If Morrow looks good, I sign him to a one way contract in any event. If everyone is ready, I send him to Hartford and the worst that can happen, he gets claimed on waivers and you are back where you started. The one way contract costs a little more, but is a good inducement to sign AND discourages waiver claims from poorer teams.

    I would have kept Claesson, but hopefully Morrow is an even better choice for that role.

    Depthwise, I have been unhappy with the Rangers the last two years. This year, I think Gorton has the team well-prepared with Morrow, Haley, McKegg, diGuiseppi and won’t have to fill the roster with pure crap or unready kids. These aren’t great players (bottom of the bench rarely is), but they are NHLers or at least close.

  • We should not all jump to make Fox the 2RD yet. He has ZERO NHL games under his belt. Play Tony at 2RD, and let Fox get some minutes at 3RD and the 2nd PP unit. After 20 games see if there is a market for Tony.

    • If you want ADA to play PP1 to up the trade value and save Trouba for the PK, sure.

      But I’ve seen enough of Fox to know that even with zero NHL games, he’s higher up the pecking order as well.

      This is what evaluators do.

  • I look it this as a nice won for the club. ADA is going to go all out this season, thats a plus for the club.
    He is being paid what we wanted to give him and for the term we wanted too.

    Tanto’s point is also big, a trade to a club that could really use ADA’s skills at deadline …

    Win win baby!!!


  • If his final contract number has been on the table for sometime (per Brooks $925K) and he didn’t take it then he is getting bad advice.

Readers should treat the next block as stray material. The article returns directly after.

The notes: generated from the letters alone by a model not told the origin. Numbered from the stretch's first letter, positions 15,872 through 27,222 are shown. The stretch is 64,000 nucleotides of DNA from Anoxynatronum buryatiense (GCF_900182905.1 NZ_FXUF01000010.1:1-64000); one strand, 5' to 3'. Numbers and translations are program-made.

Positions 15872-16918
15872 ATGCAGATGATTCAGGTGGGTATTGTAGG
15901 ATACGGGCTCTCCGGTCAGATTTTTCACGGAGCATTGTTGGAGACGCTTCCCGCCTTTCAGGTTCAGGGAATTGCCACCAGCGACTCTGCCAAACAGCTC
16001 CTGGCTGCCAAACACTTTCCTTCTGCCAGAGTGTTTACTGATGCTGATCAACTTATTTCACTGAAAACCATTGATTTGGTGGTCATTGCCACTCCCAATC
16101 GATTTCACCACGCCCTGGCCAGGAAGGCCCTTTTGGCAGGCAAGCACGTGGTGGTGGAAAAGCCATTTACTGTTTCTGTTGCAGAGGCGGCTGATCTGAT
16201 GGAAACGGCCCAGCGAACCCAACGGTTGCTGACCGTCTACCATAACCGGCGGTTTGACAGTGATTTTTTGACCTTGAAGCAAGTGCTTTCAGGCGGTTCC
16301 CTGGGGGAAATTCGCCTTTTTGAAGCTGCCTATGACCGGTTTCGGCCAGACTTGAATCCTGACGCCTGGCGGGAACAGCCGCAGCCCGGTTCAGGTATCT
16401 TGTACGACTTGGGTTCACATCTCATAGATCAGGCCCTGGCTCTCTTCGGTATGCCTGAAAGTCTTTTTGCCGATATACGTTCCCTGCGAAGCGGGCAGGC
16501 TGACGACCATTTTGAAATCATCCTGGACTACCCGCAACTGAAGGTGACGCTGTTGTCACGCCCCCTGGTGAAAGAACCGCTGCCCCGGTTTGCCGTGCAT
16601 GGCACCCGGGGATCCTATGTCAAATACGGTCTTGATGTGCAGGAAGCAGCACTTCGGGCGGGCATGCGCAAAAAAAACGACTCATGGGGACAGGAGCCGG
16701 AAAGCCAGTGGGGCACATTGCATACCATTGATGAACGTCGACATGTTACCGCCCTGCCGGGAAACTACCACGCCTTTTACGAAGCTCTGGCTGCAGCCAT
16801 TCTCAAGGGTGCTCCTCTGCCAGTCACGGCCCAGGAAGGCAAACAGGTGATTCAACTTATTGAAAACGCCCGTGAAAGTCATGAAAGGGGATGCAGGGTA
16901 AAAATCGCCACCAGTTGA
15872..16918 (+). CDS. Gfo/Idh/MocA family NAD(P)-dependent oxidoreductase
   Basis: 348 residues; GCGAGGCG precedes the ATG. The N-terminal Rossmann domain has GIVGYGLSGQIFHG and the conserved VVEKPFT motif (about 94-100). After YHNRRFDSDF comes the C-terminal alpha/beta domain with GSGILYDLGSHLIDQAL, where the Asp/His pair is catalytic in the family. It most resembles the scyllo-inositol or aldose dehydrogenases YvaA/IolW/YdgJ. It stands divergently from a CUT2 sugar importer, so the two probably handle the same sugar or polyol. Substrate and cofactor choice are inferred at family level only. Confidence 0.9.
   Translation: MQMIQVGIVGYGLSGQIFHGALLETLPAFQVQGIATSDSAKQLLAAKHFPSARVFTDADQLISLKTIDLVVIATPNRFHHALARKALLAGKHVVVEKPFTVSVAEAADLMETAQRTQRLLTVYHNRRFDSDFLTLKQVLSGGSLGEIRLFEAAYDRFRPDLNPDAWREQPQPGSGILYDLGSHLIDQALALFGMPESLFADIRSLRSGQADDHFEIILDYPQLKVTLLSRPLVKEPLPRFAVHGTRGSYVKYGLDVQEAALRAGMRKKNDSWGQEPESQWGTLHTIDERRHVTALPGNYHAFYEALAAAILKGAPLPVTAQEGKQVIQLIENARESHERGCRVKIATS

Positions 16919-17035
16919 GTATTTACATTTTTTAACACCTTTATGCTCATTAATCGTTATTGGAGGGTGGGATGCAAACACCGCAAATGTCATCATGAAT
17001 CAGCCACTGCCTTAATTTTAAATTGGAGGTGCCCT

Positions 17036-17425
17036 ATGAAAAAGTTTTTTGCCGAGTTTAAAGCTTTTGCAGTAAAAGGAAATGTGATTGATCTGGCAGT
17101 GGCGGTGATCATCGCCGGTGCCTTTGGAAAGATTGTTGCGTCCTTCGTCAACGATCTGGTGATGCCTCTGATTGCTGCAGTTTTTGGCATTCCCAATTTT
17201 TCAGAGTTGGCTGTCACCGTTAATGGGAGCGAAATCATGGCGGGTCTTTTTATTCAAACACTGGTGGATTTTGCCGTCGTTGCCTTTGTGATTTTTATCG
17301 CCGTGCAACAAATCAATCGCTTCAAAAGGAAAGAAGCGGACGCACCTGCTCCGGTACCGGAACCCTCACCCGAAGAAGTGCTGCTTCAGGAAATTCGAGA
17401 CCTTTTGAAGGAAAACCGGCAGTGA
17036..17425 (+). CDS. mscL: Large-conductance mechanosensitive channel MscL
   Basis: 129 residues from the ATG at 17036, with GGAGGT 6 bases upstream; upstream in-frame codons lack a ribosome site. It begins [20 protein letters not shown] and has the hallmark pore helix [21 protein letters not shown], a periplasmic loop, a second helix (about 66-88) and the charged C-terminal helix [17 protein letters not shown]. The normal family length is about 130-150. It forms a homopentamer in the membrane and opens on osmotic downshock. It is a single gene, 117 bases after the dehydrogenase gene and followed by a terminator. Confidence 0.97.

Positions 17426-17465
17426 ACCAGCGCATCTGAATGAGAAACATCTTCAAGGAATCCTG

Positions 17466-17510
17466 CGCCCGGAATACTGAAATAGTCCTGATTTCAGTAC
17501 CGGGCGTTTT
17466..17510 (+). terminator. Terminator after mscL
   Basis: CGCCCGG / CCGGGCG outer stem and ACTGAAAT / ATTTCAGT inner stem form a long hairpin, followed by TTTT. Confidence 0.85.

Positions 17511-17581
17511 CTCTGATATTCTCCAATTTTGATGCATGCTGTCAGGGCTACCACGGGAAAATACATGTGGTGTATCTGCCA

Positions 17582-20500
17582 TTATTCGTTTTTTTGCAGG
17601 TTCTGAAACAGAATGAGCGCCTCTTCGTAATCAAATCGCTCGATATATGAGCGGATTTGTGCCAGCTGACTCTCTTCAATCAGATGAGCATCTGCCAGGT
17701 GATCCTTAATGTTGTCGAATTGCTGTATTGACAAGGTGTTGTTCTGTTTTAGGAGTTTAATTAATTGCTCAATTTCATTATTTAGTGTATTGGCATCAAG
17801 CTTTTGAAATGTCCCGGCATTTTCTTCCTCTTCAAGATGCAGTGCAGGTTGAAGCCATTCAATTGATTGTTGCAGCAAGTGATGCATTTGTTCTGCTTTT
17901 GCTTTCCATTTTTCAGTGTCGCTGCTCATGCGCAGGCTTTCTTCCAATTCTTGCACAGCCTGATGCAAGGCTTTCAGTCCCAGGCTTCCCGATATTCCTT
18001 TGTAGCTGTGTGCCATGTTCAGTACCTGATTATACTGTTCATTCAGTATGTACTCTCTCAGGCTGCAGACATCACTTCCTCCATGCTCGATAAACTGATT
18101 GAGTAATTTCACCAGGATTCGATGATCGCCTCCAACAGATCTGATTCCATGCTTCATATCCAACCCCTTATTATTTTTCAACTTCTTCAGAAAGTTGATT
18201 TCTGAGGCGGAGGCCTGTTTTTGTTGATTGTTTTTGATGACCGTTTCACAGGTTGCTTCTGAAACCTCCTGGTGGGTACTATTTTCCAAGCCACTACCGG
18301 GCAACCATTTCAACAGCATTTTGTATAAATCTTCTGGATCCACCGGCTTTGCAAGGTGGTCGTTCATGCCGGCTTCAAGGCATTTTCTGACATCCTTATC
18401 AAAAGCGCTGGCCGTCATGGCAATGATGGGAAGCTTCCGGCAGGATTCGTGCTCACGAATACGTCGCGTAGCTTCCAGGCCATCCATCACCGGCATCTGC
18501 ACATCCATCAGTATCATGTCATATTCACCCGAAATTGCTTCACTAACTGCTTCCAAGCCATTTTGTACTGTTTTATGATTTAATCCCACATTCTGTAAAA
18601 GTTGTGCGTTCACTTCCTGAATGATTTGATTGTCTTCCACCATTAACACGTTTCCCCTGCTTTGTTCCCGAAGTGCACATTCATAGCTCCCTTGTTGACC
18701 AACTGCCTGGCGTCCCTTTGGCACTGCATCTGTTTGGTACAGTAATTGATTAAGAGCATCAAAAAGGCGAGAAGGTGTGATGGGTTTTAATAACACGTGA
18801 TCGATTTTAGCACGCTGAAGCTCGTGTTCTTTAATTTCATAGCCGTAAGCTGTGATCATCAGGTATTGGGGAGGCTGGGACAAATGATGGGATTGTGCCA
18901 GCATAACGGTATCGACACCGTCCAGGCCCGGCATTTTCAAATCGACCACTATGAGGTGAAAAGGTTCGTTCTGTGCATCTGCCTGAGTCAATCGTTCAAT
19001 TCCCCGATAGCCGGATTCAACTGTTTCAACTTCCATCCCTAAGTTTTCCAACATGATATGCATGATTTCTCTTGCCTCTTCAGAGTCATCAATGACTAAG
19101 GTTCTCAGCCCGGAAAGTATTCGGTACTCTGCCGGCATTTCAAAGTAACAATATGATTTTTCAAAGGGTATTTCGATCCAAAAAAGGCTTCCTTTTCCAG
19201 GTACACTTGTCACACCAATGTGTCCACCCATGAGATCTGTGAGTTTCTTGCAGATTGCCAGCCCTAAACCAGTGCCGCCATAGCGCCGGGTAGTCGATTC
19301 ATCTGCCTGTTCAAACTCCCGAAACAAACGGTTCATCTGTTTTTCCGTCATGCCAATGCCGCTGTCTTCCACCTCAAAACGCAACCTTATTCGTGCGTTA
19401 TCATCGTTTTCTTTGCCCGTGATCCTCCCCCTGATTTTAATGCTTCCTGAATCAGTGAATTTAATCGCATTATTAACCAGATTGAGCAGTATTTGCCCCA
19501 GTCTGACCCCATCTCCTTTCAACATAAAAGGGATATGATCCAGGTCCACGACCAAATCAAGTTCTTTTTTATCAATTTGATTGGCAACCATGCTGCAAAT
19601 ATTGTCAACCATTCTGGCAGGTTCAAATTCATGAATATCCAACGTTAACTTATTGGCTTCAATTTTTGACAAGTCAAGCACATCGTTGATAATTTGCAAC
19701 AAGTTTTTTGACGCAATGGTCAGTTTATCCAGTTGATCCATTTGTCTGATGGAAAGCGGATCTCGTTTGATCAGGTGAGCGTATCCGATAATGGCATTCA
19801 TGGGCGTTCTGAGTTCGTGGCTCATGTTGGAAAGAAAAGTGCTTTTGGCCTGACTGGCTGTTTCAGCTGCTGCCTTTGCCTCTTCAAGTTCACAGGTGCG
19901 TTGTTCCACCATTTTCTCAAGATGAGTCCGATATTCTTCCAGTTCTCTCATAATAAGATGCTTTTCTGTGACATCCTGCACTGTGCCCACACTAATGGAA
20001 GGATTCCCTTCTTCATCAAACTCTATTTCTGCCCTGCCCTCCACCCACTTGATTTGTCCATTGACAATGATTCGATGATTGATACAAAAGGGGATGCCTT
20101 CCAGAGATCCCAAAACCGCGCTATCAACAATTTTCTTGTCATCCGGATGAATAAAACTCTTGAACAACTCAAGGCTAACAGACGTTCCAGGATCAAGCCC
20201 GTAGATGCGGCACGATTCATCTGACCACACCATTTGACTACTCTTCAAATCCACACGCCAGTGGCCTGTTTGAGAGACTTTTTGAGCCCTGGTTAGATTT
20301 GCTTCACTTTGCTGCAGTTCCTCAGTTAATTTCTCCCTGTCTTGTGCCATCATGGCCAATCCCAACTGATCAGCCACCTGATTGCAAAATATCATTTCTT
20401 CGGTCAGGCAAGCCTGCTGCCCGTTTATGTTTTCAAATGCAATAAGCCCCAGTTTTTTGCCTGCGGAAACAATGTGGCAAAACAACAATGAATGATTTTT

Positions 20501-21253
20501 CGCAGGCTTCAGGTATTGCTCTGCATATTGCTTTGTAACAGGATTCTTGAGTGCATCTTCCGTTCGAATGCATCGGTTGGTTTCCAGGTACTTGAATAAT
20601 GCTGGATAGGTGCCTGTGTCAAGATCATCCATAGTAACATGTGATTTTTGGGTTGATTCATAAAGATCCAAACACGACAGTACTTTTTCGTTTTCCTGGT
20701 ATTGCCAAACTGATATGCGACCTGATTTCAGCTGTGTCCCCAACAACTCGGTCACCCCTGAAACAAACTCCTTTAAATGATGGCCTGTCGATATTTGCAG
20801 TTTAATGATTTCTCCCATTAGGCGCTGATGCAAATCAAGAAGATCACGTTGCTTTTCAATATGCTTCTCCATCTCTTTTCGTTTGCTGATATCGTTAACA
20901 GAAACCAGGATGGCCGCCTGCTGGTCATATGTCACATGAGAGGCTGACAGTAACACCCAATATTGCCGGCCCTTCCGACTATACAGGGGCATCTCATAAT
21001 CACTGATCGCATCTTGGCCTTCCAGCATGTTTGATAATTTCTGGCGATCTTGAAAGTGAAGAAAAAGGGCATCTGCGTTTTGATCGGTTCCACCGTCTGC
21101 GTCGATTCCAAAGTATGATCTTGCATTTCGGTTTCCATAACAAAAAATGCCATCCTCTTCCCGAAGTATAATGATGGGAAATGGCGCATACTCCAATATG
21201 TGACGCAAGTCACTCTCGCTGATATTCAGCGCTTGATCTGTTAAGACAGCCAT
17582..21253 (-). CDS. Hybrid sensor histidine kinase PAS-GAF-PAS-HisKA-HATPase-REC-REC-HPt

Here is a guy who was in an awesome position to come into this camp and turn a few heads and show people where his head is at hockey-wise, and he holds out. Not to mention that there are a whole lot of bodies in camp with as much, or more, talent than him and they are gunning for his roster spot.

    I always gave him the benefit of the doubt with his issues, but holding out with zero leverage, after already having a rap as, let’s say – difficult, is just plain stupid. Not to mention selfish. His best bet for a payday is to have a solid year and keep the distractions away. He is O for 1 and he has not even been on the ice.

  • Question?
    Didn’t the Rangers ask for ADA during the trade with Arizona?
    The thing is, the Rangers are his third club by the age of 23
    is not because he was not wanted, just someone wanted him more then the others.

  • The Rangers moved out 2 righty defensemen Shattenpants and Boink during the offseason. With the addition of Trouba, up and comer Fox and now Delangelo signing on, IMO their blueline and PP will be improved over last season.

    • Agreed. I think their defense is going to be much better overall and much better than is commonly speculated. Of course, that will depend to a certain extent on the possession prowess of the forward group, which will be young.

  • The whole time I was reading this post I was thinking exactly what you said in the last line. If ADA proves last year was no fluke, builds upon it and gets even better, keeps his head on straight, and is better than Fox. The Rangers will give him the contract he deserves. If DQ is to be believed he could easily be RD2, by outplaying all others

  • I think the Ranger brass needs to do everything to make ADA, Kreider, and Nemesnikoff look great this season if they aren’t keeping them. That means playing them with our best players all the time. With this deep draft we can get a few good picks to help build our future even better than it is now. It may hurt some of the young guys for part of this season but it’s sure worth it when you think of what we can get when they are traded before the deadline.